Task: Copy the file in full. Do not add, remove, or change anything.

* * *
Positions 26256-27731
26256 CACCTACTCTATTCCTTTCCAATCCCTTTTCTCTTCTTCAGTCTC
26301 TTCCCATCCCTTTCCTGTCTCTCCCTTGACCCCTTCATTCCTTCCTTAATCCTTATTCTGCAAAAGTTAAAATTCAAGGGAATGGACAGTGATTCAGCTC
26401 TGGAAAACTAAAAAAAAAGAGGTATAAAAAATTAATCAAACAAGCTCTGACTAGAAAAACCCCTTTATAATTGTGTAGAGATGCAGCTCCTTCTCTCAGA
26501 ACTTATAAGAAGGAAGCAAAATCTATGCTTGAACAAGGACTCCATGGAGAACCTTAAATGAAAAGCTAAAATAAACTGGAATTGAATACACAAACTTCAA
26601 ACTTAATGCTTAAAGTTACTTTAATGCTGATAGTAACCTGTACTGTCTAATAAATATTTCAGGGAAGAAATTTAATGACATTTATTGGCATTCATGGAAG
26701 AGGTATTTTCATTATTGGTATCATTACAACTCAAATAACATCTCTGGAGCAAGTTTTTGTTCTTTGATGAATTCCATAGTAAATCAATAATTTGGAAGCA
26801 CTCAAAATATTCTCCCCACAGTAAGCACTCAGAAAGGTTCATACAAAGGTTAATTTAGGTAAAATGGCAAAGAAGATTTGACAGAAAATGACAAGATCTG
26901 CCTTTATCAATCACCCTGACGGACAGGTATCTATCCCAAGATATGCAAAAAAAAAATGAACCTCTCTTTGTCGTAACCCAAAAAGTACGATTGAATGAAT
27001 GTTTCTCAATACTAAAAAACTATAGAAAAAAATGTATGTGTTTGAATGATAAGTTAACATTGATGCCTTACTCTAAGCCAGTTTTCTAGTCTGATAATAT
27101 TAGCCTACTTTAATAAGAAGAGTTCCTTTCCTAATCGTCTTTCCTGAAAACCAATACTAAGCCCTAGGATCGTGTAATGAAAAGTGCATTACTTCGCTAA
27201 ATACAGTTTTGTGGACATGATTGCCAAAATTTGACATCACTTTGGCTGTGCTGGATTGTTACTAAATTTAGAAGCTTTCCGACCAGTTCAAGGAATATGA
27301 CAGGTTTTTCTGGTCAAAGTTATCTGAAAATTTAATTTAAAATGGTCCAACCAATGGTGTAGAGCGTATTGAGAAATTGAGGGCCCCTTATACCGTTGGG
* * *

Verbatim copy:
Positions 26256-27731
26256 CACCTACTCTATTCCTTTCCAATCCCTTTTCTCTTCTTCAGTCTC
26301 TTCCCATCCCTTTCCTGTCTCTCCCTTGACCCCTTCATTCCTTCCTTAATCCTTATTCTGCAAAAGTTAAAATTCAAGGGAATGGACAGTGATTCAGCTC
26401 TGGAAAACTAAAAAAAAAGAGGTATAAAAAATTAATCAAACAAGCTCTGACTAGAAAAACCCCTTTATAATTGTGTAGAGATGCAGCTCCTTCTCTCAGA
26501 ACTTATAAGAAGGAAGCAAAATCTATGCTTGAACAAGGACTCCATGGAGAACCTTAAATGAAAAGCTAAAATAAACTGGAATTGAATACACAAACTTCAA
26601 ACTTAATGCTTAAAGTTACTTTAATGCTGATAGTAACCTGTACTGTCTAATAAATATTTCAGGGAAGAAATTTAATGACATTTATTGGCATTCATGGAAG
26701 AGGTATTTTCATTATTGGTATCATTACAACTCAAATAACATCTCTGGAGCAAGTTTTTGTTCTTTGATGAATTCCATAGTAAATCAATAATTTGGAAGCA
26801 CTCAAAATATTCTCCCCACAGTAAGCACTCAGAAAGGTTCATACAAAGGTTAATTTAGGTAAAATGGCAAAGAAGATTTGACAGAAAATGACAAGATCTG
26901 CCTTTATCAATCACCCTGACGGACAGGTATCTATCCCAAGATATGCAAAAAAAAAATGAACCTCTCTTTGTCGTAACCCAAAAAGTACGATTGAATGAAT
27001 GTTTCTCAATACTAAAAAACTATAGAAAAAAATGTATGTGTTTGAATGATAAGTTAACATTGATGCCTTACTCTAAGCCAGTTTTCTAGTCTGATAATAT
27101 TAGCCTACTTTAATAAGAAGAGTTCCTTTCCTAATCGTCTTTCCTGAAAACCAATACTAAGCCCTAGGATCGTGTAATGAAAAGTGCATTACTTCGCTAA
27201 ATACAGTTTTGTGGACATGATTGCCAAAATTTGACATCACTTTGGCTGTGCTGGATTGTTACTAAATTTAGAAGCTTTCCGACCAGTTCAAGGAATATGA
27301 CAGGTTTTTCTGGTCAAAGTTATCTGAAAATTTAATTTAAAATGGTCCAACCAATGGTGTAGAGCGTATTGAGAAATTGAGGGCCCCTTATACCGTTGGG